This is Our Youth, Kenneth Lonergan’s razor-sharp comedy-drama about three unsettled privileged youngsters living in Manhattan, was first staged in 1996 so it’s appropriate that its 18th birthday should be marked with the ultimate benediction for any play—its first Broadway production.
Indeed, the production marks 51-year-old Lonergan’s first time on the Great White Way despite the writer having received two Oscar scriptwriting nominations, for You Can Count on Me and Gangs of New York. The production at the Cort Theater, starring Michael Cera, Kieran Culkin, and Tavi Gevinson, also marks the culmination of a long crusade for Lonergan to get one of the most acclaimed plays of its era to Broadway. Unlike the comedic phenomenons Juno and Superbad, which shot Cera to stardom, This Is Our Youth has been the slowest of burners.
The play, set in 1982, depicts the struggles of three privileged slackers to come to terms with impending adulthood. Warren (Cera) has stolen $15,000 from his father, which captures the imagination of his intimidating drug-dealing friend Dennis (Culkin). Heightening his angst, Warren pines for precocious Jessica (Gevinson).
The production comes to New York from Chicago’s Steppenwolf Theater. It’s produced by film and theater powerhouse Scott Rudin and directed by Anna D. Shapiro, who recently commandeered James Franco’s Broadway debut in Of Mice and Men.
This Is Our Youth is as painful and winning as theatrical experiences get and Lonergan, sensitive and self-effacing even by the standards of New York playwrights, does not hide that its journey to Broadway has been marked by a combination of torment and elation. “I’ve been looking for a production on Broadway for a while now,” he says. “There have been different attempts to do it. The catalyst was Anna Shapiro agreeing to direct it. That propelled it into life.”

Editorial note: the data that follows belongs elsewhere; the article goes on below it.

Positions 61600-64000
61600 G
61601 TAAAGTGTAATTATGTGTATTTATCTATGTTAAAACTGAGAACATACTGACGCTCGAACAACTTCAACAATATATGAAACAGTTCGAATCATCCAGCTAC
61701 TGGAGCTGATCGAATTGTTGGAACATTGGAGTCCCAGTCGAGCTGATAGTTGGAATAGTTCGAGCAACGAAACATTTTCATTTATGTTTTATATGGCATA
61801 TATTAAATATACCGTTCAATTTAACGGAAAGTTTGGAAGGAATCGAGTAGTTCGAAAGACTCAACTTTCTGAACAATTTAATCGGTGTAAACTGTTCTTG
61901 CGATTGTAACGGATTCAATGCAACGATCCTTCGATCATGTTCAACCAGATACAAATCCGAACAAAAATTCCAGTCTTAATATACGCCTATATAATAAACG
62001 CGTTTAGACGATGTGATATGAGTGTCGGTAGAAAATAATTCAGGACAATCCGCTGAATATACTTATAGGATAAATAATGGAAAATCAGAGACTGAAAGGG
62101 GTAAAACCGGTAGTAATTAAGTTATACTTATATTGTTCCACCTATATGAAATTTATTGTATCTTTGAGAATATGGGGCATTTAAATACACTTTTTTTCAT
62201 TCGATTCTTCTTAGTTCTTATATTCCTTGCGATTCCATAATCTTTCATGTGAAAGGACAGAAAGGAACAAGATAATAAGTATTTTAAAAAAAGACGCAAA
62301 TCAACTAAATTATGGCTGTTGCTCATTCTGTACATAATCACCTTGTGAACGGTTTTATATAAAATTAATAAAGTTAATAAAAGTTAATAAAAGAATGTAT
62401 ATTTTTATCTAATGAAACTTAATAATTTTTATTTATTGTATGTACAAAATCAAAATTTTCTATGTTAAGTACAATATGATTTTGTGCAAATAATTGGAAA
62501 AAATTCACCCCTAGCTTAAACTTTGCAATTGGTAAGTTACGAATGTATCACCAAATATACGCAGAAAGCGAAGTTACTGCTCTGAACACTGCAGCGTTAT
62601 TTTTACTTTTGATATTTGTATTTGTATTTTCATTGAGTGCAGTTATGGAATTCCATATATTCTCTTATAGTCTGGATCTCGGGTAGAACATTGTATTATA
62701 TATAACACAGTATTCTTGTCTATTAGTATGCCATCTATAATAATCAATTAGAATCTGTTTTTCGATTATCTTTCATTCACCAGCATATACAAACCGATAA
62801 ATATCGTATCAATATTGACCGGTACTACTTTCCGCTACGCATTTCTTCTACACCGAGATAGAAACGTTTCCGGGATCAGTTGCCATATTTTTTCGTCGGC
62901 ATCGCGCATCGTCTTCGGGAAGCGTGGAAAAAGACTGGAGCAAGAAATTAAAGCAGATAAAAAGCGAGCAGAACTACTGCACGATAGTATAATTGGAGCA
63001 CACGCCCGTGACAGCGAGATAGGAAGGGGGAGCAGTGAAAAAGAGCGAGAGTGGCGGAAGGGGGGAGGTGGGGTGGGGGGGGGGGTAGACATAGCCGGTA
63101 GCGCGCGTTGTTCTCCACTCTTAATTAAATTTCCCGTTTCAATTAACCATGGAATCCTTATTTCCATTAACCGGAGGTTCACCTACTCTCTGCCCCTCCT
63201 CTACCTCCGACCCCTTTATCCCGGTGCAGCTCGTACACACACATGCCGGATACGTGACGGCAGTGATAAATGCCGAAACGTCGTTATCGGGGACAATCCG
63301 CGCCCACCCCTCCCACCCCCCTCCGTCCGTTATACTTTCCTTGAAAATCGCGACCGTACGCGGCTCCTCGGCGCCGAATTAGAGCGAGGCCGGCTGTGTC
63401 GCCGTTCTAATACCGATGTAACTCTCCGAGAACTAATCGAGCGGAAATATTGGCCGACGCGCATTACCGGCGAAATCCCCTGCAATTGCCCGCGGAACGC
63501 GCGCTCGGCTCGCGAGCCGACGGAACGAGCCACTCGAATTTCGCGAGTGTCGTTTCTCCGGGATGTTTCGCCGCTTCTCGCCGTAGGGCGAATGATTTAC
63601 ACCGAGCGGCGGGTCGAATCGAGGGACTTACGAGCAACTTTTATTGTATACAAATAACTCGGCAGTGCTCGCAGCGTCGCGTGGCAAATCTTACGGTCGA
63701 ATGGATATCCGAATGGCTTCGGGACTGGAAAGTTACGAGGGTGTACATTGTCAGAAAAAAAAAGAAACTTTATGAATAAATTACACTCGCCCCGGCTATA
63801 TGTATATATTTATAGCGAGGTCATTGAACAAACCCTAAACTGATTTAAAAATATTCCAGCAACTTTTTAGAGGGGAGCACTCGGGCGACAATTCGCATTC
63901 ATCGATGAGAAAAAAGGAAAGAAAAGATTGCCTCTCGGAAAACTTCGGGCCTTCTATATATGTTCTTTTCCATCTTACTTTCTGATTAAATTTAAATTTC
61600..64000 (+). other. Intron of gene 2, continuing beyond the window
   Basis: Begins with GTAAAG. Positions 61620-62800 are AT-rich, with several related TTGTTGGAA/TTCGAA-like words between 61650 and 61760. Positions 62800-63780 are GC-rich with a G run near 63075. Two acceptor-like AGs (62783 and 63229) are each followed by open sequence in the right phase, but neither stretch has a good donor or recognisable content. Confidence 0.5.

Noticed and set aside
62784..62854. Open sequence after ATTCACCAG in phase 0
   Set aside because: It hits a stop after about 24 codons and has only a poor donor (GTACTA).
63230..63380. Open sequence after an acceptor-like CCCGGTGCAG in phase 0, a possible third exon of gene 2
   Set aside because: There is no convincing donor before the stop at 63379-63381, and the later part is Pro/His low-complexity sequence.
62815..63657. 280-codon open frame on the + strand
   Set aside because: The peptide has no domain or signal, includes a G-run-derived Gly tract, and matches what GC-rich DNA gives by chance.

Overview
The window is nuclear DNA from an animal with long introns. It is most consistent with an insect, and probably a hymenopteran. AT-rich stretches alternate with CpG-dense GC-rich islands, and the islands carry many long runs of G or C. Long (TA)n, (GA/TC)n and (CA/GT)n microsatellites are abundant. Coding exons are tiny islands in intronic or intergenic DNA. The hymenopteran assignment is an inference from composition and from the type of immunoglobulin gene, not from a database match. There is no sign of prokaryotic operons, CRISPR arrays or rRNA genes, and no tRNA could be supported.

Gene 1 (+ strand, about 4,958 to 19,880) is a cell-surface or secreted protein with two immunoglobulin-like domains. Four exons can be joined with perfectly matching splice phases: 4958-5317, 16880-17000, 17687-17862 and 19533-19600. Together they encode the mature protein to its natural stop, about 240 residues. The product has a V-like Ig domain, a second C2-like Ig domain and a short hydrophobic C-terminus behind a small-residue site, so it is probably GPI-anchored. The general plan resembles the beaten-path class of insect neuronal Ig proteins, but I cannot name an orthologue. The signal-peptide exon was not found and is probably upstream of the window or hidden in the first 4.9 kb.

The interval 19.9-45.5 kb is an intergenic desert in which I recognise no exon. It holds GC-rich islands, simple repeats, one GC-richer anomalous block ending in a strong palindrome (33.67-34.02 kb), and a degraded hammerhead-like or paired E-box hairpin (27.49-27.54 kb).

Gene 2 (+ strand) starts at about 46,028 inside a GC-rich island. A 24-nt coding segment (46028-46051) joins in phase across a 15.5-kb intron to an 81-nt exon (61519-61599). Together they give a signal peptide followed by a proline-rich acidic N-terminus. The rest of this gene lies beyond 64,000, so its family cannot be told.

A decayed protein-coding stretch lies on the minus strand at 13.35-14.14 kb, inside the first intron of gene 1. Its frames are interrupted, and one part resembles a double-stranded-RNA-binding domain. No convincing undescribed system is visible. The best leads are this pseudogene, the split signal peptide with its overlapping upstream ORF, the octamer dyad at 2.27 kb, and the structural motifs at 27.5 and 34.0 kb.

Lonergan grew up on the Upper West Side and based This Is Our Youth on the experiences of his friends and himself. The play first came to him in a dream, he recalls. “It’s one of the easier plays I’ve written,” he says. “I wrote the first act very quickly and then got stuck between Act 1 and Act 2 for about two months. I think I wrote the whole first draft in nine months and then it took me another nine months to get it 20 percent better.”
This Is Our Youth received two off-Broadway productions in 1996 and 1998, both featuring Mark Ruffalo and Missy Yager. Acclaim ensued (then-New York magazine critic John Simon called it “unforgettable”) but no Broadway transfer.
The show got a new lease of life in 2002 when two young British producers, Anna Waterhouse and Claire Gregory, spotted the play’s potential and brought it to London with a revolving cast of Young Hollywood appearing in four consecutive productions.
Matt Damon, Jake Gyllenhaal, Casey Affleck, Colin Hanks, Hayden Christensen, Anna Paquin, and Summer Phoenix were among those who acted in This Is Our Youth at the Garrick Theatre, in the heart of the West End, establishing it as one of the most successful and seamless alliances of stage work and star power to have ever appeared on either side of the Atlantic.
A generation of young Londoners, hypnotized by such a compelling account of the tribulations that accompany the transition to becoming a mature adult, paid repeated trips to the show. I was one of them. (Another was the British socialite and photographer Tamara Beckwith, who now resides in New York.)
Things could have been even starrier. Leonardo DiCaprio, who then had just acted in Gangs of New York, co-scripted by Lonergan, almost had a youthful London experience. “We had lots of conversations where we both said, ‘We should really do the play together, man!’ and it never happened,” Lonergan recalls.